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When the ATP hands out its player awards in March, at the Ericsson Open in Miami, for accomplishments during the 2008 season, one player probably will be left out of the mix. He won't fall under the category of best player (Rafael Nadal has that accolade all but wrapped up) or most improved player (Juan Martin del Potro will probably get the nod). He won't be eligible for the newcomer of the year award, either, since he's been blasting serves for eight years. But surely the ATP can throw some love Andy Roddick's way.
Roddick is one of the most consistent, and consistently overlooked, top performers on the men's tour. If you crunch the numbers, he's on the cusp of making the season-ending Masters Cup in Shanghai in November. All he has to do is win a title between now and then, such as the Madrid Masters this week, and Roddick's in; if he reaches the final of an event, he'll have a strong shot at making the cut, though he'd have to see how the rest of the players behind him perform.
At stake: Roddick is trying to qualify for the year-end championships, the tour's biggest event outside of the Grand Slams, for a sixth straight year. The only other active player to achieve that feat is Roger Federer, who has already qualified for his seventh straight trip.
How does Roddick do it year in, year out? It's not like he's lighting up the majors. In the past four years, he reached two Wimbledon finals and a U.S. Open final. The rest of his Slam results are a mixed bag of early-round flameouts and respectable quarterfinal and semifinal showings.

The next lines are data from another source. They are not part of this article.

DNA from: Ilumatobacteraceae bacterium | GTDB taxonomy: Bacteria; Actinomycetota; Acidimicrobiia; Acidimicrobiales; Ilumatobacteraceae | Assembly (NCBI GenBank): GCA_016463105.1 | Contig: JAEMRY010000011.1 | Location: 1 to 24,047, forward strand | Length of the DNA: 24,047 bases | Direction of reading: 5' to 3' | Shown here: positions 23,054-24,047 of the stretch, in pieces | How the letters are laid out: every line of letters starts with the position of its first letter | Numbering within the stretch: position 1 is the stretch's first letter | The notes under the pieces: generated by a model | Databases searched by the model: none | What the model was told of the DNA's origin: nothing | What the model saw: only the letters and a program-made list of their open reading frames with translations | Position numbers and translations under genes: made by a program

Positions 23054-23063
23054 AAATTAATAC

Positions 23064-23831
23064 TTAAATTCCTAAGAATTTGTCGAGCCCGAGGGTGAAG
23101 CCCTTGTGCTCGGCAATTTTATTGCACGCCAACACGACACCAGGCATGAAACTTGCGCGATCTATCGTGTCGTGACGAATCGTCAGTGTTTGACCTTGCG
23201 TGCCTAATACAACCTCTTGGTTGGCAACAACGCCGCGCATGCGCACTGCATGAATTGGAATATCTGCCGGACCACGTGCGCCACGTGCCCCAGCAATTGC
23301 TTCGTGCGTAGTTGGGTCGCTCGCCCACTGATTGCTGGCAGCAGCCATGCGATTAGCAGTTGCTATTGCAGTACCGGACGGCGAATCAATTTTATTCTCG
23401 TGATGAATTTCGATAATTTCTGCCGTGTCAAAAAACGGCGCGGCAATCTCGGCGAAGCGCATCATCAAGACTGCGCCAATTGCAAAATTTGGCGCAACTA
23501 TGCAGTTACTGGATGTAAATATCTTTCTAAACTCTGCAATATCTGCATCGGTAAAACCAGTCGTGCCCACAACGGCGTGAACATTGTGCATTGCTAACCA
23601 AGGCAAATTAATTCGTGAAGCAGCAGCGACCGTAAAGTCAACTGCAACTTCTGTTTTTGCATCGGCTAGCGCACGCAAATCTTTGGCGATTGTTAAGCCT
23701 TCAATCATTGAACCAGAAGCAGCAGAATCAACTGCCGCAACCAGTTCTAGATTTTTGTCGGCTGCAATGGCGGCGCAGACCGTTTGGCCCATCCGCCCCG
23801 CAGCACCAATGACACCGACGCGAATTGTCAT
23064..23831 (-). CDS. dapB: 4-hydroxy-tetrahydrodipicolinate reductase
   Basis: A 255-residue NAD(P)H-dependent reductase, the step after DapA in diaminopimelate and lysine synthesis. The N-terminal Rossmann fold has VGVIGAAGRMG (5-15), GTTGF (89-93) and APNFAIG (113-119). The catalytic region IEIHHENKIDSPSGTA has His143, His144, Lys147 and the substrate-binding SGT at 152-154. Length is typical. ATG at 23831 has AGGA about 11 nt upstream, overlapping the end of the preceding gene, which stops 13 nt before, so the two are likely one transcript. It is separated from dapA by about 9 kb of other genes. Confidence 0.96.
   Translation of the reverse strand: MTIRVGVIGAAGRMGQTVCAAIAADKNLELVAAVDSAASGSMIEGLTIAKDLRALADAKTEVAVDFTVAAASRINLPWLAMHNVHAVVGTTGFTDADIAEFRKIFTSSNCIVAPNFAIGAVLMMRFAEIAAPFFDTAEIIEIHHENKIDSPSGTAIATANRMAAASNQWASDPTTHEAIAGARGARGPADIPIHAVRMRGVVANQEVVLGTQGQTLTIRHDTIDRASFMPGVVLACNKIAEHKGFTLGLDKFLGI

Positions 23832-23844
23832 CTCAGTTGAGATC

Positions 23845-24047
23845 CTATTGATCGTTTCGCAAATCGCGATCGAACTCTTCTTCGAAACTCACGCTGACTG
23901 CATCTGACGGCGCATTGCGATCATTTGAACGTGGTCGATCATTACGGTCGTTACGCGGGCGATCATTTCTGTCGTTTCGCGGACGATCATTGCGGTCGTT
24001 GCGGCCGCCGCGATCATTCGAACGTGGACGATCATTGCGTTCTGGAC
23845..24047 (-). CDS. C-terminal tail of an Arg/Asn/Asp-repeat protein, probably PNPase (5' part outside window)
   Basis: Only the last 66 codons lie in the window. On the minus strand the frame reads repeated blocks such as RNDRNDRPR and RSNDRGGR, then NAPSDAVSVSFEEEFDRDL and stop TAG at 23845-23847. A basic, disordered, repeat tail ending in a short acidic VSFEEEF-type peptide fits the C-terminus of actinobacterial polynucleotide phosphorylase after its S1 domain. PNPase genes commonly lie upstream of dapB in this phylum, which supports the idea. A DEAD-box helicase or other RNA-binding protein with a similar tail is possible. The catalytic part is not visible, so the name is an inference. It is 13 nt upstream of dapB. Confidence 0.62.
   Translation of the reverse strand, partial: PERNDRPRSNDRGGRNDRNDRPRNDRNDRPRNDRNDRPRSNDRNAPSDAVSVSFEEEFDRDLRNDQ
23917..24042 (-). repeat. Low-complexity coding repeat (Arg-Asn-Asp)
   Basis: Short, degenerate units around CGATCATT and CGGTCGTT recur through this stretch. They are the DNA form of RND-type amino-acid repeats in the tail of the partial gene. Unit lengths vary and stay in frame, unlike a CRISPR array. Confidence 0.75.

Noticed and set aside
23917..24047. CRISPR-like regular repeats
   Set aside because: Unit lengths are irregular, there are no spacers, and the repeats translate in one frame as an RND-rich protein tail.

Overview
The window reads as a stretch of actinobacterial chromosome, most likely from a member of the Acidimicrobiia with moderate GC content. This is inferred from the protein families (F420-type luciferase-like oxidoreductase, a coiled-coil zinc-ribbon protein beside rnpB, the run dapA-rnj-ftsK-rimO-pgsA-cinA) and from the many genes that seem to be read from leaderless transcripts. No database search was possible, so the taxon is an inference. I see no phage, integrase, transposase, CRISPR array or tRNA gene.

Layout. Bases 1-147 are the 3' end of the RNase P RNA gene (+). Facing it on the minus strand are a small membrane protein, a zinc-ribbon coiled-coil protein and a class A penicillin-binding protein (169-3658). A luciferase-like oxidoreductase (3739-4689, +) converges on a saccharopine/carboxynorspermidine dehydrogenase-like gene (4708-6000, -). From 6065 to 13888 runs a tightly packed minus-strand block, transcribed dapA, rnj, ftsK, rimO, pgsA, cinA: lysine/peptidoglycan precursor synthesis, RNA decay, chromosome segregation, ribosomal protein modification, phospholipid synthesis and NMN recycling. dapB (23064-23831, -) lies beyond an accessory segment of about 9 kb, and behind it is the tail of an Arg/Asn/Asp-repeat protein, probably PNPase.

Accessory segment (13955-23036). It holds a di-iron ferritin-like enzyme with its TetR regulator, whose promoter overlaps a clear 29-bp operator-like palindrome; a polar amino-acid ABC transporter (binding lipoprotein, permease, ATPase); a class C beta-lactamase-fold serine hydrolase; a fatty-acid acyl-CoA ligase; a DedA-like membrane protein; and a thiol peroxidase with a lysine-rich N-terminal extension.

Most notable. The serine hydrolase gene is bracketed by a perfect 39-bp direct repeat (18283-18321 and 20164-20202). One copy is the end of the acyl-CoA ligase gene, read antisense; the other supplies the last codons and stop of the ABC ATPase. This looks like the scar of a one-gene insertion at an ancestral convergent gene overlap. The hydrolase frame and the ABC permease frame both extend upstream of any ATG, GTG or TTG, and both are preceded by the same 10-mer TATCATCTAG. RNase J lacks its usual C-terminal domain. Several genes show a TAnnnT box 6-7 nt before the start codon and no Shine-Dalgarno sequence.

But while Roddick's results at the Slams resemble the Dow Jones, he's been remarkably steady overall. This season, as of Oct. 15, Roddick has a .760 winning percentage. For his career, Roddick's winning percentage is also .760. For comparison's sake, Federer is currently enjoying a .810 career winning percentage.
What does Roddick's record tell us about him? For one thing, it reveals a player who is mentally engaged for every tournament he enters, a canny competitor who understands that he has to earn his ranking points anywhere he can get them. Roddick knows his limitations all too well. Indeed, can you remember a top-ranked player who has taken so much flak for his shortcomings, which in Roddick's case are his hacker's backhand and choppy volleys? I can't. Yet he ably compensates for these weaknesses by relying not only on his celebrated serve, but also his gritty, if sometimes grating, mindset that sees him through so many matches.
Roddick is the ultimate grinder. As opposed to, say, David Nalbandian or Richard Gasquet or a host of other players who are vastly more talented but also prone to checking out mentally for long stretches of a season, Roddick is in there to fight for every match. He tends to beat the players he should defeat (e.g., lower-ranked opponents) and lose to those who are supposed to beat him (the Federers and Nadals of the world). In other words, he lives up to his ranking (No. 8 at the moment).
All told, Roddick's legacy is shaping up to paint a portrait of a gritty competitor: nothing special, maybe, but certainly not ordinary, either. There might not be an award for that, but it takes nothing away from Roddick's accomplishments over the past eight years.